Earl Silas Tupper
, businessman

‘If I can get a little money ahead, I’ll show the world some real inventions. [. . .] I let my imagination play to-day . . . on what I would buy if I had only . . . $10,000 to spend. (Boy! - it was tough getting back to the depression).’

Tupper the tinkerer


Marie Vassiltchikov,

‘We are still searching painfully for jobs. We have decided not to ask any friends to help, but to turn directly to business acquaintances.’

A Russian princess in Nazi Berlin


Bill Haley,

‘Started second day on picture at 9.30 am. Everything going well. Saw some re-runs on first scenes. I look terrible I think, but everyone is giving me compliments. Hope we get through this. Quite an experience. Glad to have Cuppy with me.’ [Bill Haley and His Comets were with a large entourage in Hollywood to star in a film named after their greatest hit - Rock Around The Clock.]

The rock and roll life


Harold Frederick Shipman,

‘A new year, a visit from [wife]. Still no money off DHSS. . . If this year doesn’t get anywhere I know it is not worth the effort. I have to lock down this overwhelming emotion or else I’d be on a suicide watch or drugs.’

I’m looking at dying


Eric Morecambe,

‘Waldorf Astoria, New York, It’s thick snow outside. It’s thick hammers inside my head. However it’s show time this morning - got to get down to the Sullivan Theatre for 9.15am. Now to try and be funny at that time in the morning - believe me, there’s no such time. But it’s got to be done. This trip the weather has been really cold - fifteen below. I hope the plane will take off tomorrow. It could have cleared by then. Ern and I do the Sullivan again tonight. We will do the Marvo & Dolores [spoof magic act] bit. All the crew think it’s very funny. I think it will die, but I have been wrong before. We rehearse and hang about the theatre all day. Fred comes round before the show. The show is over, they say it’s gone well. I’m not happy about it nor is the Boy Wonder [Ernie], but they are - so much so, Ed asks us out to dinner with him that night. We go to Danny’s Hideaway on Lexington and have a very informal and most enjoyable evening. Bed around 12am.’

Hammers inside my head


Andres Tarand,

’The horizon is getting darker. Some days ago we heard about Ristlaan’s vicious speech at the Radio House, where he, among other things, had emphasized that the people who do not understand how hostile the letter is would have no place in an ideology establishment. I am not responsible for the wording but the atmosphere at the radio has been whipped to fine froth and some exaggerations are easily born in this situation. The idiocy embraced also the 1 January concert of the Ellerhein chamber choir the last song of which was announced as an English folk song Night. Actually, the beautifully performed song that was heard was Silent Night. Somebody, obviously the Central Committee employee Toomas Leito, “told the ones who needed to know“ and the event and song were declared to be dirt. And that despite the fact the the whole programme was made up of spiritual music of the seventeenth century. This clearly shows that not religion but cultural coherence is under attack, just like 40 years ago people who had the so-called English orientation were deported to Siberia or nothing can be heard of the “third way“ in 1944.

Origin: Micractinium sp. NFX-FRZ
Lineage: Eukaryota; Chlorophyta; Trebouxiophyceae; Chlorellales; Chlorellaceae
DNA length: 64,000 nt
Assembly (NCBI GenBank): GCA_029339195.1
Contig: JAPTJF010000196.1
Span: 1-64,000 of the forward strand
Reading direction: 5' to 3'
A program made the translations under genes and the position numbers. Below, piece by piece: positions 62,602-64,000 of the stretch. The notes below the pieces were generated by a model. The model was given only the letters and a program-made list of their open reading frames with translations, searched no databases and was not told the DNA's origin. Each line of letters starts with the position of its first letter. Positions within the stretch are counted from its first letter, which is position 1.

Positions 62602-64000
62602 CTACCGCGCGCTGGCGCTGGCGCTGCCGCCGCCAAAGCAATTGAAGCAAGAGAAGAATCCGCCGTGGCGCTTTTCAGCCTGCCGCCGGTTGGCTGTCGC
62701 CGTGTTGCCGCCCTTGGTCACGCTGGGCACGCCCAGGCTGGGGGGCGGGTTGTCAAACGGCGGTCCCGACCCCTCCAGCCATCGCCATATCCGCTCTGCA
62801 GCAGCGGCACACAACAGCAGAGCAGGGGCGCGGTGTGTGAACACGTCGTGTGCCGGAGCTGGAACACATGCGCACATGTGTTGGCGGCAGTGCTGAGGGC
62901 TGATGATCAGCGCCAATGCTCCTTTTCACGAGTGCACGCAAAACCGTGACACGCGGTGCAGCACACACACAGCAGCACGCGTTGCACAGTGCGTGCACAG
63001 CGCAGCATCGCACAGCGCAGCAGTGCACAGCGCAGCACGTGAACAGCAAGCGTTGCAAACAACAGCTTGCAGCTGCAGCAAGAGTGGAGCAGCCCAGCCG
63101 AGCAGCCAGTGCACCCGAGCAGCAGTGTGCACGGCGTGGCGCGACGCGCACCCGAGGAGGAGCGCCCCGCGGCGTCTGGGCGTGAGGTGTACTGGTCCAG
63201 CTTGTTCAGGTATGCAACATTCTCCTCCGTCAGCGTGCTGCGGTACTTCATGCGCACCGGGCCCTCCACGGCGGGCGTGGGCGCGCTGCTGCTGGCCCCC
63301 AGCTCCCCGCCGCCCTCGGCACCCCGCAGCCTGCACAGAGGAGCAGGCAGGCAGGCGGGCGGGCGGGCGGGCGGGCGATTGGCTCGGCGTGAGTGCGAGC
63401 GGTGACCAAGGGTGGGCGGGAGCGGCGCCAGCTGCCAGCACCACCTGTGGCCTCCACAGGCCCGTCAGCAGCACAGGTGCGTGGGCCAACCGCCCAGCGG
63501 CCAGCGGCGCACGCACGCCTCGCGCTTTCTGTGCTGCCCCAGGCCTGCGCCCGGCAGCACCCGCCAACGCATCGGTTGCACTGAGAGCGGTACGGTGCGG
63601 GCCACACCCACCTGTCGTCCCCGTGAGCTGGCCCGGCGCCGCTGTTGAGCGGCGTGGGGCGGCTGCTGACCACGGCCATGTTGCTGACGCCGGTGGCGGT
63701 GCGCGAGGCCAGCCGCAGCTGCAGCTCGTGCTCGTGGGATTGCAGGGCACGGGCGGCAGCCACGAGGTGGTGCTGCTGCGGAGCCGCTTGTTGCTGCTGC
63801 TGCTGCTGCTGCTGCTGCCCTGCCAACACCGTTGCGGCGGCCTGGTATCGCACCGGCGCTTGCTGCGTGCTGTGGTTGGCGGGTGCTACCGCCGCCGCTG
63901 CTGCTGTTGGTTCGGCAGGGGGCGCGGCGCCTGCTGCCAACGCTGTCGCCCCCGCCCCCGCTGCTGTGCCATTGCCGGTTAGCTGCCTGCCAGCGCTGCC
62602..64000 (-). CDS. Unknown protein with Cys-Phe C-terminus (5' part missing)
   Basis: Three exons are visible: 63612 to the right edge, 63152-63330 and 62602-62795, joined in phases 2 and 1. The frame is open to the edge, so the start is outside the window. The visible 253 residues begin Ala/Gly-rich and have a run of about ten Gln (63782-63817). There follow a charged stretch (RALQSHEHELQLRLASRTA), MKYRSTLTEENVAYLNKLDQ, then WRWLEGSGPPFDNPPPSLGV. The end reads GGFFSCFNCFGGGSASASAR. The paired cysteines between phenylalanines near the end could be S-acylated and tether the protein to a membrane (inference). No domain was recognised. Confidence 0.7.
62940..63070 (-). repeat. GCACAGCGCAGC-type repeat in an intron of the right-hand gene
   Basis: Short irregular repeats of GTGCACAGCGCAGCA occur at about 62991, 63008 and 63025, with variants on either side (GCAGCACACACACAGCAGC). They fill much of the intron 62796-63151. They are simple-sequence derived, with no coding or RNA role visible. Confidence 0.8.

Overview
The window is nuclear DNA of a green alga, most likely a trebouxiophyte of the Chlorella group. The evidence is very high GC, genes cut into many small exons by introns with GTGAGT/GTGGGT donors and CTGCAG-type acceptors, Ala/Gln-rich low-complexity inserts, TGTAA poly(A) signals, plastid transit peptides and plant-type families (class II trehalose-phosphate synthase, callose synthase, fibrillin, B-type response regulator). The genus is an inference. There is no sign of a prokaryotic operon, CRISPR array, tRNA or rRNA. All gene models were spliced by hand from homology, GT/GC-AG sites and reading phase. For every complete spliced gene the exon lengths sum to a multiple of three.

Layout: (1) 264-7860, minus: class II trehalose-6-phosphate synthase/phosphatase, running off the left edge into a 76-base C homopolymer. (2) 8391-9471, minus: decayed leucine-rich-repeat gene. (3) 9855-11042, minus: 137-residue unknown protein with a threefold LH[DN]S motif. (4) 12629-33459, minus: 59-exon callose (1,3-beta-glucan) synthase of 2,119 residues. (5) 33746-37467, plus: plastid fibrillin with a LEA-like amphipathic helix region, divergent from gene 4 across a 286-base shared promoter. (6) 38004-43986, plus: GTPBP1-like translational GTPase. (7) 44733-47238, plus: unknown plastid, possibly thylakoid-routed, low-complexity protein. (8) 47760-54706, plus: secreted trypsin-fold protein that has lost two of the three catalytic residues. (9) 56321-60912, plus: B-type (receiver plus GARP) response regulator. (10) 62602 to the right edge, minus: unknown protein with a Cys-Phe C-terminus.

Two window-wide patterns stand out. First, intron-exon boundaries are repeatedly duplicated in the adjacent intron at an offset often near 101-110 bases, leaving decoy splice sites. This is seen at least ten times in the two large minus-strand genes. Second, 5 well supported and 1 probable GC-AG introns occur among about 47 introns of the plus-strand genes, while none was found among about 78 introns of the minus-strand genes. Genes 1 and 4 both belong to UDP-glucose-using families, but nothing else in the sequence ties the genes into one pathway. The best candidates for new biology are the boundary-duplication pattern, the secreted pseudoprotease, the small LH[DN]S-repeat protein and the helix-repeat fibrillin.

This is some general background. More concrete steps are summons to top men again. Fred Jü ssi had been summoned to Slutsk, Ita Saks to Jõ eruüü t. Juhan Viiding was at Kuusberg‘s already yesterday. These are the first blossoms of the third round.

Late at night the phone rang. Rein Saluri sounded a bit more sober than he actually was. When I had gone up to his flat, it became clear at once what he was trying to talk about. His mixed up phrases and fragmentary sentences summed up as a lament how difficult it was for him and Jõ eruüü t to condemn Ita Saks at the party bureau session. This was given as a reason why both men were drinking excessively. Another worry seemed to be that the authors of the letter have carelessly given a blow to the Estonian culture in general, as now the journal Keel ja Kirjandus (Language and Literature) was being investigated. The pillars of culture, he said, were extremely busy saving the Estonian culture and they were irreplacable as there were so few of them. This was about Kuusberg as the secretary of the Writers‘ Union among others. The emphasisis laid on the differences between him as a pillar and me as a second-rate figure made me angry for a while and my reply was that Saluri’s inner tensions and ambiguity between the party life and culture should not be extended to culture in general. Piret Saluri was obviously embarrassed about her husband‘s proclamations and the next day she tried to explain his outbursts by the undue influence Jo eru u t had on Saluri.

Evidently at the same time another conversation like that took place in Tartu between Hans Trass and another student of his - Martin. These two men discussed the possible sad fate of the Botanic Gardens thanks to the unworthy behaviour of the vice director. It is only a supposition and Martin should be more than medium-drunk to admit it.’

The horizon is getting darker


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And so made significant . . .
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In general, these diary extracts are quoted as given in the published (book or online) source referred to in the reference articles. Each extract may be all, a large part of, or a small part of the complete entry for that day. I have tried to indicate where text has been removed from within a quote by the use of trailing dots in square bracket.